Blazor has three hosting models - as I see it :)
We will look at them in brief below.
Server hosted implies the entire application being hosted on server. A razor-thin (no pun) app is delivered to client and there on client relies on server for everything.
I mean everything -
- All clicks, user input, gestures etc. will be transferred to server through a SignalR connection. Server figures out what to do
- Server does DOM diffing, keeps track of updates that are done client-side and what should be sent to client. Server delivers those changes to client over the ever-persistent SignalR
- Server sees any connection drops and maintains state if client reconnects
- Client reacts, and keeps reacting with help from server
- Can work on older browsers (though, to be frank, if you are using old browsers - you should be upgrading old browsers and the apps rather than reading this article)
Though this may sound primitive, but works wonderfully well - provided you have good connectivity to server and a fast-enough server.
- We have no business logic going to the client - server takes care of everything
- Infrastructure is under tight control and you can do whatever you please (well, it’s our server)
At the same time -
- There will be delays. It is better to do processing locally than on the server. It will be interesting to see real-world performance, but I do not expect this to be fast
- Everything is dependent on server - so strictly online feature set
- Client-side connections and all that work will put significant stress on servers (I was not a fan of such client connections in MeteorJS, I really doubt server-side Blazor will change my mind)
I think server-hosted models will be a boon to a whole lot of stupid enterprise applications that have been begging for an upgrade since Y2000. I see server-hosted Blazor as the new client-server - only that we now follow universal standards :).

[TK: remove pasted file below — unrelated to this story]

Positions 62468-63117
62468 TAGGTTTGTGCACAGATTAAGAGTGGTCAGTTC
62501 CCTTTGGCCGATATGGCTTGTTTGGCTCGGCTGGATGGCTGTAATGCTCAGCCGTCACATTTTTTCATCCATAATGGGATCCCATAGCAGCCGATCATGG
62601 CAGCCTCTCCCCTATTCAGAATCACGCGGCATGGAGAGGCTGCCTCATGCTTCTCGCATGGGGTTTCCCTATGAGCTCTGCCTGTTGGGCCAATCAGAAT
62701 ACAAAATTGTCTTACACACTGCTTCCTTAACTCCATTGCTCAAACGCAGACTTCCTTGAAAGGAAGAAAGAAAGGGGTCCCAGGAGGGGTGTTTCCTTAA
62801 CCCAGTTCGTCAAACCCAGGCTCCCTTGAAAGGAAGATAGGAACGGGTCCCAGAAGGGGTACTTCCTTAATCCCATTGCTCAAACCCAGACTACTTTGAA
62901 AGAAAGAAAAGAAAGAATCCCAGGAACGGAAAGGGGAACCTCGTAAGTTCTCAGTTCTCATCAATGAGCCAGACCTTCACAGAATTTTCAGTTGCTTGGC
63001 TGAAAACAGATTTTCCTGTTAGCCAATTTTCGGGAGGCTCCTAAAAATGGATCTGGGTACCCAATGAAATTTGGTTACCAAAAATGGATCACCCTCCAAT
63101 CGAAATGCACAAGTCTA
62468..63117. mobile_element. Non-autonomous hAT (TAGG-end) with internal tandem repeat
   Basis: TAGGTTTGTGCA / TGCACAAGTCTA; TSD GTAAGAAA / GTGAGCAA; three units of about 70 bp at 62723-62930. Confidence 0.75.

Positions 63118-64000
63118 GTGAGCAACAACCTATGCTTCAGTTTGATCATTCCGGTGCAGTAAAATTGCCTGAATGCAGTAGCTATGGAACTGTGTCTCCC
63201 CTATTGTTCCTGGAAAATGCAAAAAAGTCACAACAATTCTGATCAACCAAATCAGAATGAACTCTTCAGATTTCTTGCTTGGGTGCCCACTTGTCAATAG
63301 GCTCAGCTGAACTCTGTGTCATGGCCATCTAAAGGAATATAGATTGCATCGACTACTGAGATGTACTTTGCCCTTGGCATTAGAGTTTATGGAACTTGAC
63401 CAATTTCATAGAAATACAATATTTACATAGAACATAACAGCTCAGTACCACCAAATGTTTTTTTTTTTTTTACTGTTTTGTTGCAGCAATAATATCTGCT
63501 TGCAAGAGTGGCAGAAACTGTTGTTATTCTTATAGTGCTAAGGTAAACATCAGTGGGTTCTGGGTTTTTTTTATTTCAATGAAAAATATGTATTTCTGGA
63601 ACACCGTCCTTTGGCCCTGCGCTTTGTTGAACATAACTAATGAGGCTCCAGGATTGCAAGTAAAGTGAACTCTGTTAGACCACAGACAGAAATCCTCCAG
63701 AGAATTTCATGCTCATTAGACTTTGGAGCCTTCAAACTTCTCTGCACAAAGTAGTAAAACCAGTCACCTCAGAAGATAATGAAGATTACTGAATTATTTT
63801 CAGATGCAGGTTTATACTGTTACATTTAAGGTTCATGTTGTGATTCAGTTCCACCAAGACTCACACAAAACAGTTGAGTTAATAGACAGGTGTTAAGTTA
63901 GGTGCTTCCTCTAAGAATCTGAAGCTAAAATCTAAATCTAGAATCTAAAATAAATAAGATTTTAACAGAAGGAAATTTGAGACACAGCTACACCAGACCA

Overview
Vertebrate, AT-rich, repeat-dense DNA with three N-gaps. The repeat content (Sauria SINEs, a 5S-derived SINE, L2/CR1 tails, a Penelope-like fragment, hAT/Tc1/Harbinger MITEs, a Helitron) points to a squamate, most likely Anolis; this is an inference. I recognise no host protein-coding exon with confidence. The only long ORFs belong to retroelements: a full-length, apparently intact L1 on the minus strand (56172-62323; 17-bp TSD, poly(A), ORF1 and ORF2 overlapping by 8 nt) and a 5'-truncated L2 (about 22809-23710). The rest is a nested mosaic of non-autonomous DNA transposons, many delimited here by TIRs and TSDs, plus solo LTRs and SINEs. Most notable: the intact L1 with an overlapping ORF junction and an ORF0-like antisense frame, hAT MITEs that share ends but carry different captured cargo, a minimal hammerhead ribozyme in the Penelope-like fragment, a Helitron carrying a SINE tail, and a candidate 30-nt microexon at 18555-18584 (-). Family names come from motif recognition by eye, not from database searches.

Server-side hosting is also easier to control and implement - Microsoft plans to deliver these as part of the .NET Core v3 full release later this year. The only positive I see here is the web-socket like SignalR. We do not need to write a lot of boiler-plate to control those server-client interactions but let the underlying framework handle them.
Client-side hosting falls to the other extreme. The app delivers itself to the client and runs as a full-fledged .NET application using Mono within the browser.
Once the app DLLs (yes, DLLs) and WASM running infrastructure is downloaded to client, the client does not need the server anymore.
- All processing happens on the client side (except online connections and updates to server DB, of course)
- UI generation, reacting to changes and events happen on the client side
I could also deliver this blog entirely to your desktop - take that, Blogspot.
On the flip side -
- There is much more dependence on browser to stick to WASM standards and get everything done
- Initial download size is larger. It is not so large to cause a commotion - we see MBs getting downloaded from style libraries even today
- WASM is comparatively young technology, and may not be the best choice today for applications with stability as a requirement
++ Sub-division and Selecting a Hosting Model
When you click on
New Project in Visual Studio, and select
Blazor template, you will see the exact two options outlined above.
In addition to the options, you will also see a checkbox called
ASP.NET Core Hosted for
Blazor WebAssembly App. This is the result of a simplified model in Preview 8, and which I have come to appreciate.
By selecting the box, you are instructing the the scaffolding to create -
- Client-side code
- Server-side code that can enable your app to have server-side logic including those done by services/controllers in a MVC model
- Shared code, which can be shared by client and server
Any web app is not an island by itself. Using a core hosted model with WASM, we can create applications that do most of the work on the client-side, but can also fall back on server for sensitive/proprietary business logic, maintaining centralized data store, and other such use cases.
I am personally excited about the server-hosted WASM. That is the future, folks - does not matter whether you mark or unmark my words.